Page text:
RESEARCH ARTICLE


Effect of Plasma of Argon Treated Implants on Bone Density: A Randomized, Controlled, Histomorphometric Study in Dogs



Kazushige Tanaka1, 3, Erick Ricardo Silva2, Shunsuke Kawakami1, Luigi Canullo3, Daniele Botticelli1, *, Samuel P. Xavier2
1 Department of Oral Implantology, Osaka Dental University, Osaka, Japan / ARDEC Academy, Rimini, Italy
2 Department of Cranial Traumatology and Buccal-Maxillo Facial surgery and Periodontology, FORP-USP- Faculty of Ribeirão Preto, Ribeirão Preto (SP), Brazil
3 ARDEC Academy, Ariminum Odontologica, Viale Giovanni Pascoli 67, 47923 Rimini (AR), Italy


Article Metrics

CrossRef Citations:
0
Total Statistics:

Full-Text HTML Views: 88
Abstract HTML Views: 249
PDF Downloads: 31
ePub Downloads: 27
Total Views/Downloads: 395
Unique Statistics:

Full-Text HTML Views: 68
Abstract HTML Views: 67
PDF Downloads: 27
ePub Downloads: 24
Total Views/Downloads: 186



© 2018 Tanaka et al.

open-access license: This is an open access article distributed under the terms of the Creative Commons Attribution 4.0 International Public License (CC-BY 4.0), a copy of which is available at: (https://creativecommons.org/licenses/by/4.0/legalcode). This license permits unrestricted use, distribution, and reproduction in any medium, provided the original author and source are credited.

* Address correspondence to this author at the ARDEC Academy, Ariminum Odontologica, Viale Giovanni Pascoli 67, 47923 Rimini (AR), Italy; Tel +39 0541 393444; E-mail: daniele.botticelli@gmail.com


Abstract

Background:

Altering surface characteristics by increasing its energy and hydrophilicity will accelerate the interaction between cells and implant surface. Energy and hydrophilicity tend to disappear over a short time. The implant surface may be reactivated by the use of argon plasma

Objective:

To assess bone density at cleaned and activated titanium implants using argon plasma.

Methods:

Mandibular premolars and first molars were extracted bilaterally in eight Beagle dogs. After three months, four implants, two treated with argon plasma (test; plasma) and two left without treatment (control), were randomly installed in one side of the mandible. Abutments were applied on the implants and a non-submerged healing was allowed. After one month, the same surgical procedures were adopted on the opposite side of the mandible. The animals were euthanized after one month and ground sections representing the healing after 1 and 2 months were obtained for histological examination.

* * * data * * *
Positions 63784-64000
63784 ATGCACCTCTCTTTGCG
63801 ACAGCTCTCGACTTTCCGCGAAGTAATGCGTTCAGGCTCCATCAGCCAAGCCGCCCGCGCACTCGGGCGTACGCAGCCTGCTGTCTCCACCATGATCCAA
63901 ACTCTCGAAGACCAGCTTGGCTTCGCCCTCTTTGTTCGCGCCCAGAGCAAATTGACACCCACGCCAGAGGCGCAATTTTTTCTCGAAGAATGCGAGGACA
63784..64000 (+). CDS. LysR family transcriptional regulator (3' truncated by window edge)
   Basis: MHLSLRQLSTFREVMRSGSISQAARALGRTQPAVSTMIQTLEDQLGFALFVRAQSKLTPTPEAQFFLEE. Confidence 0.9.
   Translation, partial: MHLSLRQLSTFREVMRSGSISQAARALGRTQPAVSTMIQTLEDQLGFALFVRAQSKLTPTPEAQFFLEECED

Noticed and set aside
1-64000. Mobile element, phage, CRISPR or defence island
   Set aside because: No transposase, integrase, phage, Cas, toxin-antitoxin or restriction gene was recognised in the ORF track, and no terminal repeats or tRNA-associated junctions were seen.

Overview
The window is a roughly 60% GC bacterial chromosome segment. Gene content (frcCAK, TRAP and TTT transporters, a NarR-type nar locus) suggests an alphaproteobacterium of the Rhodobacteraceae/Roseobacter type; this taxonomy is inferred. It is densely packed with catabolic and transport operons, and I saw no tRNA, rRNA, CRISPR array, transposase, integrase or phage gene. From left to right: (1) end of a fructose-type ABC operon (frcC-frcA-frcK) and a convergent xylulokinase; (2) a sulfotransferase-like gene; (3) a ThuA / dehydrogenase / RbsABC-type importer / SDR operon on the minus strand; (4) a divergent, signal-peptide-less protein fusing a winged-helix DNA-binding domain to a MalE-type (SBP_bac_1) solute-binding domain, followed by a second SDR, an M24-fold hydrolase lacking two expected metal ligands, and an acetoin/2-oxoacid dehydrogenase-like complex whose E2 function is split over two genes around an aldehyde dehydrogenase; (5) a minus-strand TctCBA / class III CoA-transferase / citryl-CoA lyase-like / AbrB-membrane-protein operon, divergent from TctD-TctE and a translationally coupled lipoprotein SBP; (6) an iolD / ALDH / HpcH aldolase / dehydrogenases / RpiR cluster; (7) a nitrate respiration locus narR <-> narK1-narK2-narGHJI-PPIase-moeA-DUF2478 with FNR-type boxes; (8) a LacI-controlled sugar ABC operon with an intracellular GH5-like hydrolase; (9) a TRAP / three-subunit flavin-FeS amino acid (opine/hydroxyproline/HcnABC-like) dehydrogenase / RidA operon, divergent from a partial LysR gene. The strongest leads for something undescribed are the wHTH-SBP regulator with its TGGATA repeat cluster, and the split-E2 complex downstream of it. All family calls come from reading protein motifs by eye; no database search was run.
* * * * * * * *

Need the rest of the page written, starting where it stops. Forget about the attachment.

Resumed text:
Results:

No statistically significant differences were found between test and control sites (p < 0.05). After 1 month of healing, new bone was 32.5 ± 12.2% and 33.8 ± 8.8% at the plasma and control sites, respectively. After 2 months, the respective values were 50.8 ± 21.5% and 47.6 ± 15.6%.

Conclusion:

The treatment of the implant surface with argon plasma did not have a significant effect on bone density around implants.

Keywords: Osseointegration, Bone density, Dental implants, Plasma gases, Surface properties, Animals.



1. INTRODUCTION

The surgical trauma and the implant surface will induce a cellular response that will result in bone apposition onto the implant surface [1]. In an experimental study in rabbits, it was shown that, after implant installation, macrophages, lymphoid cells, neutrophils, and the complement system were activated around implants while RANKL, OPG, cathepsin K, and TRAP were significantly down-regulated [2]. It was concluded that the titanium surface triggered the formation of bone around the implant surface.

Several factors may influence osseointegration, such as model used, bone density, loading and surface. Among the various factors considered, the topography of the implant surface plays an important role. Moderately rough surfaces (Sa between 1.0 and 2.0 μm) have been shown to present a stronger bone response than smoother minimally rough (Sa 0.5–1 mm) surfaces or rougher (Sa> 2 mm) surfaces [3-10].

Several surface modifications have been applied and subsequently tested in animal and human studies [11-17]. Altering surface characteristics by increasing its energy and hydrophilicity will accelerate the interaction between cells and implant surface [18-23]. The energy and hydrophilicity tend to disappear over a short time for an electrostatic status change and a contamination of the surface by hydrocarbons [24, 25]. However, the implant surface may be reactivated and the use of argon plasma is one of the possible treatments [21]. Cleaning and activation with argon plasma increase surface energy, promote cells spreading [23] and modify the oxide layers that interact with proteins and cells adhesion [26]. In an experimental study in dogs, the surface of the implant at the test sites was treated with argon plasma while the control implants were left without treatment. The healing was studied after one and two months from implant installation. It was shown that, after 2 months of healing, a higher percentage of new bone was found on the surfaces of the test compared to the controls sites.

From a mechanical point of view, bone-to-implant contact should not be considered the only important factor that allows a good stability of the implant over time. Given that bone integrated on the implant surface is anchored to the surrounding bone, bone density around the implants constitutes an important factor that may influence implant stability over time.

The implant surface may influence bone density around the implant. In an experiment in dogs [27], implants either with a moderately rough surface (Sa 1.4) or a turned surface (Sa 0.6) were installed in edentulous mandibles. A higher bone-to-implant contact percentage (BIC%) was observed at the rough compared to the turned surfaces while a divergent outcome was seen for bone density. When all implants were considered, a low correlation was found between BIC% and bone density (r = 0.3). However, when turned and rough surfaces were considered separately, the turned surface presented an r = 0.8, while the rough surface did not show correlation at all (r = 0.02). This allows to speculate that some surface configuration may influence also the response of the bone tissue around the implant beside osseointegration.